If your business gets hacked, expect to lose a significant portion of your customers – for good. This is according to a new report released by , the cloud-based encryption company. Its Brand Perception Study, based on a poll of 1,200 Americans, says 17 per cent of women, and 11 per cent of men, would permanently lose trust in a hacked company.
Almost a third (29 per cent) would need months, and 22 per cent would need a month to return. Men are also more likely (16 per cent) to switch brands after a hack, than women (6 per cent). For more than a third (35 per cent), a hack means the company was sloppy. Another third (32 per cent) said it is the result of a lack of professionalism, while 26 per cent said the company would become a great target for lawsuits.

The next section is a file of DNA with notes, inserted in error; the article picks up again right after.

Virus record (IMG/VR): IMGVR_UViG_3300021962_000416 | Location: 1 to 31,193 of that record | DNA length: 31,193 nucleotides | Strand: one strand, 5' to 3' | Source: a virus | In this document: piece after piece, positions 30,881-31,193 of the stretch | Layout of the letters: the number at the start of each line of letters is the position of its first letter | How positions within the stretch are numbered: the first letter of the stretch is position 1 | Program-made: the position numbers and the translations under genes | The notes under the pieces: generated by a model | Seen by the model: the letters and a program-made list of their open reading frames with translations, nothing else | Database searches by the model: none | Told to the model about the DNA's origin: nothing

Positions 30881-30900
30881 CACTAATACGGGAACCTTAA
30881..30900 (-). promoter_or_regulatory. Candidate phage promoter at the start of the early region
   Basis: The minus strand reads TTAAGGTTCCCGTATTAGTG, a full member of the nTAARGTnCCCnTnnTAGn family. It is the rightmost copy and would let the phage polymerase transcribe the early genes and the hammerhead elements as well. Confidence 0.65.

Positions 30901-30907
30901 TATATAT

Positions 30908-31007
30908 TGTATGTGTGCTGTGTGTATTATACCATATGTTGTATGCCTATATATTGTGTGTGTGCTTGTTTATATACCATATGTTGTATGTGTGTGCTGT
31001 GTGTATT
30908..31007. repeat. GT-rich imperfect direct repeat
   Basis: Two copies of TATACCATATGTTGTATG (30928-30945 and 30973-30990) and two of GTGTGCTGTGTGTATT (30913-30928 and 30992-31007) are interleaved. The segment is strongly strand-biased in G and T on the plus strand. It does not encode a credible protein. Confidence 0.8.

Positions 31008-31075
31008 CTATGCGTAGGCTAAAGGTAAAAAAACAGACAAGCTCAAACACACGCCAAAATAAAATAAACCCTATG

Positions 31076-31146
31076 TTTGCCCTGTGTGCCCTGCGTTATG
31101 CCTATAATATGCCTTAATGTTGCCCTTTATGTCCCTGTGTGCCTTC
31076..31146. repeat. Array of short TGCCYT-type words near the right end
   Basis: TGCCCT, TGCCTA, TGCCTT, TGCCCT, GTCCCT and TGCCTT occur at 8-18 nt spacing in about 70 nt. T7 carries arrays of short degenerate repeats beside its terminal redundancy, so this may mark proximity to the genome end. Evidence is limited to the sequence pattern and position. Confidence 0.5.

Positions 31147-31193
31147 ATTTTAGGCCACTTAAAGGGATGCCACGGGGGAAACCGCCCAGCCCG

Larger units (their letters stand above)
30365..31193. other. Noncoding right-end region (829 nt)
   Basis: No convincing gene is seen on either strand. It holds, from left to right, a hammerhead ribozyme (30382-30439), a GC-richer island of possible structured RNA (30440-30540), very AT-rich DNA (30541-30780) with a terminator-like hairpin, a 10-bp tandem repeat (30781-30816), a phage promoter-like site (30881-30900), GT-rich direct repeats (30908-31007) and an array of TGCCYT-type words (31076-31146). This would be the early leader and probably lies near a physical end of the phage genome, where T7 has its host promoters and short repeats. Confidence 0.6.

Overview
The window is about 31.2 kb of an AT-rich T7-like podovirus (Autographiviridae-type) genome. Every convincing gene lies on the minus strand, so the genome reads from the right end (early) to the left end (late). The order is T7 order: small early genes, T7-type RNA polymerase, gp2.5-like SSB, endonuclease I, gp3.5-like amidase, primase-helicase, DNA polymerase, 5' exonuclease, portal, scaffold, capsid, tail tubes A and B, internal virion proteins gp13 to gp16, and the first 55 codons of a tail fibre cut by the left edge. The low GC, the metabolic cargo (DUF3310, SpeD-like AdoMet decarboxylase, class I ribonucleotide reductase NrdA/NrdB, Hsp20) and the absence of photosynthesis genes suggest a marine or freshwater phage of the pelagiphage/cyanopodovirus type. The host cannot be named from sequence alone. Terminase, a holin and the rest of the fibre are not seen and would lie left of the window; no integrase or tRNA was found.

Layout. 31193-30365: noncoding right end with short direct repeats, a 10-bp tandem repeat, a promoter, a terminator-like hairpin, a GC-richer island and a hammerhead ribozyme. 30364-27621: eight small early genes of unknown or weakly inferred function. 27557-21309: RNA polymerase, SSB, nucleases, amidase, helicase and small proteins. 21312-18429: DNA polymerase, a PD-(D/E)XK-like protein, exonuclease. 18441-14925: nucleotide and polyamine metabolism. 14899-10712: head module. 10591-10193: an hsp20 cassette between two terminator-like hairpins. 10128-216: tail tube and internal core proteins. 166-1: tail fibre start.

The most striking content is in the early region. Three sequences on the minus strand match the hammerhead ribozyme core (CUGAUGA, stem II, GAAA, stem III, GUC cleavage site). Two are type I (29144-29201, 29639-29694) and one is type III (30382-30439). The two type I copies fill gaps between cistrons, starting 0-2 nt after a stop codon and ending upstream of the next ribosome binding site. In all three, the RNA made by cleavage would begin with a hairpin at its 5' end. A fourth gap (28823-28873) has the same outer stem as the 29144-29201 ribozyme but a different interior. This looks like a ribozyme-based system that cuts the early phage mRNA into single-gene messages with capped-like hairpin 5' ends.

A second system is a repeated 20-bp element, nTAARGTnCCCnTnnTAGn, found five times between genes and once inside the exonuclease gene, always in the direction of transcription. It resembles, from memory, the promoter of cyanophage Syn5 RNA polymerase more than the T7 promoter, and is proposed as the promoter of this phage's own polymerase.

“This is no surprise to me,” said Ebba Blitz, CEO of Alertsec. “People’s personal information is, in many ways, the key to their financial and psychological well-being. When a company has allowed their customers’ data to fall into the hands of criminals, the resulting lack of trust is difficult to repair.”
When a data breach occurs, two thirds (67 per cent) check to see if their data is safe or not, while another third (35 per cent) worry about it, even if they are not directly connected to the hacked company. In 29 per cent of cases, a hack will motivate them to amp up their own security.